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Electability

I had a meal with some friends last night. The discussion, of course covered the EU, brexit, and Boris. But when the topic eventually arrived at Corbyn, almost in unison, the cry was “he has to go!” Why? Because “he is unelectable”. This, of course, is the message now being broadcast far and wide by the media. Odd, as it may seem, on the very day following such a momentous vote, when most people, even those who voted leave, were concerned with the what, the when and the wherefore of the United Kingdom detatching itself from the EU, the British media, almost as one voice, were rounding on Jeremy Corbyn. It may indeed have seemed a little odd shift of focus but it is not altogether surprising because it had also become apparent that there was an early election in the offing and there is always the potential that we could witness yet another surprise result.

So the media behaved exactly as we would expect, attacking the Labour Party because, post Blair, it has had the impertinence to move leftwards, away from the dominant political ideology of neoliberalism. The acceptable political spectrum is now very narrow. Step outside of it and you will be belittled, castigated and ridiculed. The consequence of the media onslaught, peppered coincidentally with the phrases “he has to go” and “he is unelectable”, is that there becomes a correlation in people’s minds between the name Corbyn and those phrases. Even those on the left blurt it out, almost unthinkingly. I would suggest that, if Jeremy Corbyn is unelectable, that is the reason why and it has little or nothing to do with personality, charisma or even policy.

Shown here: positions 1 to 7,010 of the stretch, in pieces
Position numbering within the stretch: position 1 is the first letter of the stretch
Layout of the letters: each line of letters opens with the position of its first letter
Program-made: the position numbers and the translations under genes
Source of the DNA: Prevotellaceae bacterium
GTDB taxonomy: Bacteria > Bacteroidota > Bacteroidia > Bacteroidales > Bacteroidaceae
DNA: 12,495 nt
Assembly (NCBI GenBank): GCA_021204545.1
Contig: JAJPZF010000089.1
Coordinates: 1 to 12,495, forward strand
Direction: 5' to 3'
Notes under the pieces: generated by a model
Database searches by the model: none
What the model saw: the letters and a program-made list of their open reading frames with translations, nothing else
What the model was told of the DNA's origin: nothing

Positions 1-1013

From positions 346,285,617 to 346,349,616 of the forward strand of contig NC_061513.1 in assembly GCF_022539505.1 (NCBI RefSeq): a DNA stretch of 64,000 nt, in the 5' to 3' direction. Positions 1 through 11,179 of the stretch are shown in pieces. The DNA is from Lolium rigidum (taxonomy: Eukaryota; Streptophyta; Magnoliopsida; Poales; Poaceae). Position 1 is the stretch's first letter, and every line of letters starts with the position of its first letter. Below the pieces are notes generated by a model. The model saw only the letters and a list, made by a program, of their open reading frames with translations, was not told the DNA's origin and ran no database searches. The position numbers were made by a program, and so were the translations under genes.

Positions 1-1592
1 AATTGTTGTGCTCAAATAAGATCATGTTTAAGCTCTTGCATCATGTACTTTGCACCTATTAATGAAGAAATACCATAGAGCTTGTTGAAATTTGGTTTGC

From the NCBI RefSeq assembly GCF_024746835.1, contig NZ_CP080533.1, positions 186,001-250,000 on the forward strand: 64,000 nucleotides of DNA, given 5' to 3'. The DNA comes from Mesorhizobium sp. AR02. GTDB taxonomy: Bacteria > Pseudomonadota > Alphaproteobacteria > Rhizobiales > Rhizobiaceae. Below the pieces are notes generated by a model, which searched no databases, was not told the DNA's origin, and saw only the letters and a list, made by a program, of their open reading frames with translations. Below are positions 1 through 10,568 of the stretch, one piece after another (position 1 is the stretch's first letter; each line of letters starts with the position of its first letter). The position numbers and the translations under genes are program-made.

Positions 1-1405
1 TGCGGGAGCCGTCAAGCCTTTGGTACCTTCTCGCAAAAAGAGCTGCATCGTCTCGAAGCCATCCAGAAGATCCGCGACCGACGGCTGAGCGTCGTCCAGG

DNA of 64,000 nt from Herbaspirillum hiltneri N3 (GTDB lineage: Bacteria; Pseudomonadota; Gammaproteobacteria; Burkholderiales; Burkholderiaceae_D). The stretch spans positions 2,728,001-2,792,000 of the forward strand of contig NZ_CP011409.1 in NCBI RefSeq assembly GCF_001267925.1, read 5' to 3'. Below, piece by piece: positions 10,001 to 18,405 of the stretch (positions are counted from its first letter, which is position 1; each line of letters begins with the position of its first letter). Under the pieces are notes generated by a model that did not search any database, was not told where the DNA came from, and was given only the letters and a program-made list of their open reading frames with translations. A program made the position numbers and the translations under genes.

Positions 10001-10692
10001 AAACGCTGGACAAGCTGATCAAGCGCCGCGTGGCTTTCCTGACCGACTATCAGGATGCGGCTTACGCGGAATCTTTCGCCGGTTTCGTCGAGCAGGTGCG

We have witnessed a surge of support, particularly among younger voters, for the left as personified by Corbyn and that is something that should be celebrated. The youth of today, faced with a world of unemployment, austerity, growing inequality and environmental destruction, are saying “enough”. It seems that they may be less corrupted by the media because they are very adept at sharing ideas outwith the traditional means controlled by media moguls. So, this is not the time for shifting the Labour Party to the right until the media deem it acceptable. Even if the arguments have not yet been won, the left of Labour Party need to carry on until they are, they need to stand their ground, hold on to their principles, because it is principles that matter not, power at any cost. If Labour are unelectable this time around, they need to work hard to make sure that they are next time and, of course, more and more of the younger generation are becoming eligible to vote day on day on day; Labour must not alienate them.

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